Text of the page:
Covid-19 – Due Diligence And Asset Management

KKR Says Investors Will Need to Take More Risk to See Returns

Brief: KKR & Co. warned that investing will require more risk given the market turmoil driven by Russia’s invasion of Ukraine. There may be opportunities in beaten-down growth stocks, liquid credit and inflation-hedging proxies including real estate and infrastructure, KKR’s Henry McVey and Racim Allouani said in a March 9 report to clients. Tightened financial conditions are also creating the prospect of partnering with companies facing temporary business disruptions or that have weak capital structures, they said. Low rates and government stimulus have boosted markets in recent years, with investors enjoying outsized returns even with relative safe portfolios. The war has created turmoil across asset classes from stocks and bonds to commodities and “tremendous volatility,” they noted.“The current crisis makes forecasting risk parameters such as risk of loss, volatilities, and correlations only more challenging,” said McVey, KKR’s head of global macro, balance sheet and risk, and Allouani, a managing director.

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The stock market is depressed, and apparently that's great

Brief: Markets have rallied nicely off the early March lows that were triggered by the start of Russia's war on Ukraine, but they are still dealing with a bout of depression. The percentage of individual investors who consider themselves bullish has averaged just 23.9% over the past 10 weeks, according to the American Association of Individual Investors (AAII). Truist co-chief investment officer Keith Lerner points out this is the lowest average level of bullishness since the June 2016 Brexit referendum and one of the least optimistic readings since the survey's inception in 1987.  So what has this level of depression historically meant for the stock market in the months ahead? You guessed it, a rally! Historically, these low levels on the survey have been followed by consistent and positive returns on a six- to 12-month basis for the S&P 500, Lerner notes. Only in the land of investing does bad equal good (maybe it does in other places, who knows).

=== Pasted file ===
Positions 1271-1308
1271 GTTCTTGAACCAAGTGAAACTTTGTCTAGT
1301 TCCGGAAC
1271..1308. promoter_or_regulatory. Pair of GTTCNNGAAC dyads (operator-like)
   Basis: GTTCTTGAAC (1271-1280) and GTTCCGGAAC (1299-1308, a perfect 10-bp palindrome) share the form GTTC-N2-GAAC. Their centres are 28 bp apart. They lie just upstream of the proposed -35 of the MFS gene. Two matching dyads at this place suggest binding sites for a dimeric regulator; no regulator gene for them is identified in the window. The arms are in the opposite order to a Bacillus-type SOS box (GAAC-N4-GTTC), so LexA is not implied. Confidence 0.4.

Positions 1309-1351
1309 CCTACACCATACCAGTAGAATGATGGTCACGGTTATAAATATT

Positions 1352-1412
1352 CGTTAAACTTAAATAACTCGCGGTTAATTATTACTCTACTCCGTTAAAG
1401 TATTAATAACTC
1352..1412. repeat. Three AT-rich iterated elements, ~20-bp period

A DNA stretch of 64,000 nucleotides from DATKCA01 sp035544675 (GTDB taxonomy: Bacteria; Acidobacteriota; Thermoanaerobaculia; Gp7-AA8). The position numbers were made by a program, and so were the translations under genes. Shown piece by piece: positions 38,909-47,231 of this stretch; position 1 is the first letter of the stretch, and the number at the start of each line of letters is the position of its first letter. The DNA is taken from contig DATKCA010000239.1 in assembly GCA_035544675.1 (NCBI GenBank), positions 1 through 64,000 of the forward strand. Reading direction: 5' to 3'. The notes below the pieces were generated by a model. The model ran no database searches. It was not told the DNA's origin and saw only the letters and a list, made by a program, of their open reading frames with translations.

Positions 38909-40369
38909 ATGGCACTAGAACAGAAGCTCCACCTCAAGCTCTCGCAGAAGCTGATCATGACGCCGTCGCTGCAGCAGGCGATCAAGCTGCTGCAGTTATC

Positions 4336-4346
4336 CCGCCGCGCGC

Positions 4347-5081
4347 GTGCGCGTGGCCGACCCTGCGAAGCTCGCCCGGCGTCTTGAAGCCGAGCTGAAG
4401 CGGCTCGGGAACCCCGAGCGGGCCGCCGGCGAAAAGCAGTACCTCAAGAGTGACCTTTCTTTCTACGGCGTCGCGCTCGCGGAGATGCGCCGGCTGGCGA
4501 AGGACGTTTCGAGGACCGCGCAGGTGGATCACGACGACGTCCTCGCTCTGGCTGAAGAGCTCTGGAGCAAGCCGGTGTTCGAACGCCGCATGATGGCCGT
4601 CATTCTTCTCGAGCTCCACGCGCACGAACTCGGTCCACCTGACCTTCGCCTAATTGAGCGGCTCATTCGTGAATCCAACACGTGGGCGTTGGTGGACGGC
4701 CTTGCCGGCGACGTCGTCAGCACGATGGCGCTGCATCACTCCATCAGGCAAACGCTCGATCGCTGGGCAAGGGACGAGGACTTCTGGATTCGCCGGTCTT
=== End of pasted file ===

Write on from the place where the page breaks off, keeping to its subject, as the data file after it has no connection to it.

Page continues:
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Companies Shelve $25 Billion of Fund-Raising Deals as War Rages